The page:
Having worked with Linux for years, and finding myself with some free time, I decided to revisit some basics. So I re-read the stuff about permissions (without checking source code), and its special cases for folders, and came up with a new (to me at least...) way of thinking about folder permissions (for a specific user/group/others): I imagine a folder as a table with two columns, like so:

filename | inode    
foo      | 111  
bar      | 222 

The read permission means you can read (and list) the left column of the table, the write permission corresponds to adding and removing entries to the table, and the execute permission corresponds to being able to translate from file name to inode; i.e. you can access the contents of the folder.

I did some experiments, and the results are all consistent with this "worldview" of mine, but one conclusion seems inescapable: that a folder with permissions d-w-------, is totally useless. Elaborating: you can't list its contents, you can't read any files you know exist inside (because you can't translate names into inodes), you can't remove or rename or add files, because again that would imply translation, and you can't even add hardlinks (because, I surmise, that would mean adding a name as well as an inode number, which means you would know both, which in turn, again surmising, violates the purpose of unsetting execution permission). And of course, if there are files inside one such folder, then you can't delete that folder either, because you can't delete its contents.

So... I would like to ask two questions:

  1. Is this analogy of mine correct, or is it a big blunder?
  2. Irrespective of the previous answer, is there any situation where having a folder with permissions as described is appropriate?
  • 3
    It may be that not every combination is useful. For example, in English we have words, these words are made up of letters, not all combinations make up valid words. e.g. aoeuidhtns Commented Aug 8, 2014 at 9:33
  • In this way couldn't you e.g. create a file? You request to the filesystem space and inode, and after you write name and inode in your directory table. You should have only the problem to have 2 files with the same name but different inode in the same directory...
    – Hastur
    Commented Aug 8, 2014 at 10:55
  • @Hastur: I thought so too, but after mkdir foo ; chmod 200 foo ; touch foo/bar I get touch: cannot touch ‘foo/bar’: Permission denied. This happens even if foo/bar already exists. I'm testing in bash (Arch Linux).
    – wmnorth
    Commented Aug 8, 2014 at 11:01
  • My fault I was thinking you were rewriting from source code the system... we cannot have two files with the same name in the same directory so it is logic it is forbidden to give the possibility to create it.
    – Hastur
    Commented Aug 8, 2014 at 14:05
  • Yes, it is useless. The inode resolution requires "x" and "r" as well, thus on directories even a single "rw" is useless.
    – peterh
    Commented Aug 8, 2014 at 16:11

2 Answers 2


Your understanding is pretty much correct. A better way to think of the execute permission is that it allows you to do things with a file or directory name in the directory (other than just reading the name itself). Most of those things involve translating the name to an inode, but it also includes creating new names and removing existing names.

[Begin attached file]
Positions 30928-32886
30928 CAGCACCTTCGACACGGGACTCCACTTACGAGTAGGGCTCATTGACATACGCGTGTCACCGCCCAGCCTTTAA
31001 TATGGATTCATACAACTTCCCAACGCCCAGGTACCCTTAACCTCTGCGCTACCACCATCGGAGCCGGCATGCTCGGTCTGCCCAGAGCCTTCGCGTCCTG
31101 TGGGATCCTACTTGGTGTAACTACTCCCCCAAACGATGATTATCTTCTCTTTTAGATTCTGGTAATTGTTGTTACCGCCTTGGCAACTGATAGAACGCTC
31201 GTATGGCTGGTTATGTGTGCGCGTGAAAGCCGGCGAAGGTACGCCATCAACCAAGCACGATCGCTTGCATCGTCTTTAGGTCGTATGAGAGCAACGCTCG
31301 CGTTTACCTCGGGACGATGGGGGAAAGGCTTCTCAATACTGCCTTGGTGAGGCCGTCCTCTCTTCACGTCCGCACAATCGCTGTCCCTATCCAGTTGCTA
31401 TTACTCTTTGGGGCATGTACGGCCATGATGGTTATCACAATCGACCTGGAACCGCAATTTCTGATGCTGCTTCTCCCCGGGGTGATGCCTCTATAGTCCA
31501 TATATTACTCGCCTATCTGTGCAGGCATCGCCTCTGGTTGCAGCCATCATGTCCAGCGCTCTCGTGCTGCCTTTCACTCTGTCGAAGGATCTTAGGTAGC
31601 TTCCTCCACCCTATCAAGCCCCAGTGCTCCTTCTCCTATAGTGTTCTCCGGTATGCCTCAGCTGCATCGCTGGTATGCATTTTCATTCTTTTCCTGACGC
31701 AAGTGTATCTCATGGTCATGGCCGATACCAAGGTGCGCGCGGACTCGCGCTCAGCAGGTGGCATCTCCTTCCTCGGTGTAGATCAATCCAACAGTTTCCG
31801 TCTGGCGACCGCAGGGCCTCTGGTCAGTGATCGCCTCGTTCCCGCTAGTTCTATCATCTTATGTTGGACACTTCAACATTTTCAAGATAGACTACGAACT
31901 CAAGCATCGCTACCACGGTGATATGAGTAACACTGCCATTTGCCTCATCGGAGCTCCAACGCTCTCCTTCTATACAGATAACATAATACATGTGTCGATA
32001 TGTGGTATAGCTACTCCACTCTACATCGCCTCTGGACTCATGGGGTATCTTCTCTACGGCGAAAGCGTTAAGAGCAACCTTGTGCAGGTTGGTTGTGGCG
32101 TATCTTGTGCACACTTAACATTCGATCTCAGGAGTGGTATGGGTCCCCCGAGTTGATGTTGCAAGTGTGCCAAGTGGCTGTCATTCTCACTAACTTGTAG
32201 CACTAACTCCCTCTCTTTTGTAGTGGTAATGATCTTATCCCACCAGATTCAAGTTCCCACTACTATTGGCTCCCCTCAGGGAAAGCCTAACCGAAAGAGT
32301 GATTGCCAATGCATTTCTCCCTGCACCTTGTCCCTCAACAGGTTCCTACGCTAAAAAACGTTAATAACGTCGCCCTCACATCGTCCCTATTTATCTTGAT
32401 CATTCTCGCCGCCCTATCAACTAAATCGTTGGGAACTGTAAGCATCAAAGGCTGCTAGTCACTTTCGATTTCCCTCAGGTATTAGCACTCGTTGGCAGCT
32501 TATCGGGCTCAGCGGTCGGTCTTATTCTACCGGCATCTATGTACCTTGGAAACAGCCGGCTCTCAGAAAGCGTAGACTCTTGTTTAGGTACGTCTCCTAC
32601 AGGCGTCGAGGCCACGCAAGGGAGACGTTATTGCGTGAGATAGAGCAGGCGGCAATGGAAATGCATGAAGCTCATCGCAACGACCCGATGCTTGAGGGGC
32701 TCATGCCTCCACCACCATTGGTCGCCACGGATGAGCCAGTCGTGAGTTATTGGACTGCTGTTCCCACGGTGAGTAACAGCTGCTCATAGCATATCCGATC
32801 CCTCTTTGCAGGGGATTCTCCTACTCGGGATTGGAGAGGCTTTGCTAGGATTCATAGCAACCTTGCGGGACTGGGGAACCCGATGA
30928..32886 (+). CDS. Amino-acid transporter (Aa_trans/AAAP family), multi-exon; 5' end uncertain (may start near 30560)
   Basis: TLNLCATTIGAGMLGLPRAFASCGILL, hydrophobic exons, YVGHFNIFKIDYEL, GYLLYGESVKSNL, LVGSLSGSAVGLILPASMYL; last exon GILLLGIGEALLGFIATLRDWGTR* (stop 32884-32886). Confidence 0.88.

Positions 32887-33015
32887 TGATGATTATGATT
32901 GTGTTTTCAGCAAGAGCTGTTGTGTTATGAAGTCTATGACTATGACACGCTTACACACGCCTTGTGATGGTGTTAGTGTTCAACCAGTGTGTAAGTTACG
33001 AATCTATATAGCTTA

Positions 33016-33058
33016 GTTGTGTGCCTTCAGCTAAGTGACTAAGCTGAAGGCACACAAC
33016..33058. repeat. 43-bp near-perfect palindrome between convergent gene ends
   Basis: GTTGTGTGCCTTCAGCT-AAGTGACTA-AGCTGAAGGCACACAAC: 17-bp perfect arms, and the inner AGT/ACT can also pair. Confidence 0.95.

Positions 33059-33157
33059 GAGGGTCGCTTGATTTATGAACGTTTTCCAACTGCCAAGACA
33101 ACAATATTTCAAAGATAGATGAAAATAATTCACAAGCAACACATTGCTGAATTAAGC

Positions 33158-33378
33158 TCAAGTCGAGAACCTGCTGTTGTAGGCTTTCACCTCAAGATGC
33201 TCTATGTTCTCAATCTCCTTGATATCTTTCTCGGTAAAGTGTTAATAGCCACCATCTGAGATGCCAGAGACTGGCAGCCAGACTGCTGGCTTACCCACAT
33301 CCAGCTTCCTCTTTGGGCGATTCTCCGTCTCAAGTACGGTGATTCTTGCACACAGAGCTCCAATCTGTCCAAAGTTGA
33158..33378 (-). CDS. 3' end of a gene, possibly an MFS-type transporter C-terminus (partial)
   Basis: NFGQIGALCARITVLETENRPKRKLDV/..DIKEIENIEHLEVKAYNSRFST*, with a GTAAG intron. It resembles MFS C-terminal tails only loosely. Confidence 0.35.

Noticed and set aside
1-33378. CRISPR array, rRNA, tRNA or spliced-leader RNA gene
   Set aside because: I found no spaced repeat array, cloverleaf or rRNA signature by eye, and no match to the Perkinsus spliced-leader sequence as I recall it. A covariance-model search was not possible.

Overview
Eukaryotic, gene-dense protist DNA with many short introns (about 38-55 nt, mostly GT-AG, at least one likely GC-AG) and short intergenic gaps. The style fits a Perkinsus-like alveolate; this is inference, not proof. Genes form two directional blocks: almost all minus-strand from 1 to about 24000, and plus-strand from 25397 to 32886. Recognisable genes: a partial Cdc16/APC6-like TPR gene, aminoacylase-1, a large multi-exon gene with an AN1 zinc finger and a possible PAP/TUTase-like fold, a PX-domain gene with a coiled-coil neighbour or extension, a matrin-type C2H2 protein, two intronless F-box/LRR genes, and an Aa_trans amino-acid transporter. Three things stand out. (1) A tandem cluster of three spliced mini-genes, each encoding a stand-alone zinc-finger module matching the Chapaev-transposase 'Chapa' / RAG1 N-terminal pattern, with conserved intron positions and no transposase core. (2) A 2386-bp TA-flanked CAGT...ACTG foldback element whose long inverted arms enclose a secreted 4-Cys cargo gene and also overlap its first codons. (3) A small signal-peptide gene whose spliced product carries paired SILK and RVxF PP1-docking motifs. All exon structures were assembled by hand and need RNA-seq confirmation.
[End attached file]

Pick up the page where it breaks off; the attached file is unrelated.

Write permission to the directory without execute is therefore pretty useless, since there's nothing you can actually write if you can't access the files within it.

  1. Is this analogy of mine correct, or is it a big blunder?

I think it's correct, you need wx permission to be able to write to a folder.

  1. Irrespective of the previous answer, is there any situation where having a folder with permissions as described is appropriate?

You may have a process that writes information in a folder and another one consumes it but you need to prevent the writer from reading other information stored in that place.

The situation described before is useful in automatic speed enforcement units. This units must go through a verification process where the state officer must minimize adulteration possibilities. Some automatic speed enforcement units have an external sd memory card where the system stores violation registers. But it could also store a "magic" config file that illegally changes the behavior of the verified unit. So the process that writes the violation register must not be able to read anything from sd memory card.

Here It is an example, first with write only, an then how to make it work with wx:

Mount a device

root@leon:/media# mount -o umask=527,uid=enforcer,gid=ftp /dev/sdb1 /media/pen/
root@leon:/media# ls /media/pen/ -la
total 44
d-w-r-x--- 10 enforcer ftp  4096 Dec 31  1969 .
drwxr-xr-x  8 root     root 4096 Oct 17 16:14 ..

then with user enforcer try to write a new file

enforcer@leon:~$ touch /media/pen/hola
touch: cannot touch ‘/media/pen/hola’: Permission denied

unmount and remount with wx

root@leon:/media# umount /dev/sdb1
root@leon:/media# mount -o umask=427,uid=enforcer,gid=ftp /dev/sdb1 /media/pen/
root@leon:/home/jjorge# ls /media/pen/ -la
total 44
d-wxr-x--- 10 enforcer wim  4096 Dec 31  1969 .
drwxr-xr-x  8 root     root 4096 Oct 17 16:14 ..

try again

enforcer@leon:~$ touch /media/pen/hola
enforcer@leon:~$ ls /media/pen/
ls: cannot open directory /media/pen/: Permission denied
enforcer@leon:~$ cat /media/pen/hola
cat: /media/pen/hola: Permission denied

ftp@leon:/home/jjorge$ ls /media/pen/ -la
total 44
d-wxr-x--- 10 enforcer ftp  4096 Oct 20 10:20 .
drwxr-xr-x  8 root     root 4096 Oct 17 16:14 ..
--wxr-x---  1 enforcer wim     0 Oct 20 10:20 hola

With this configuration you are now able to write

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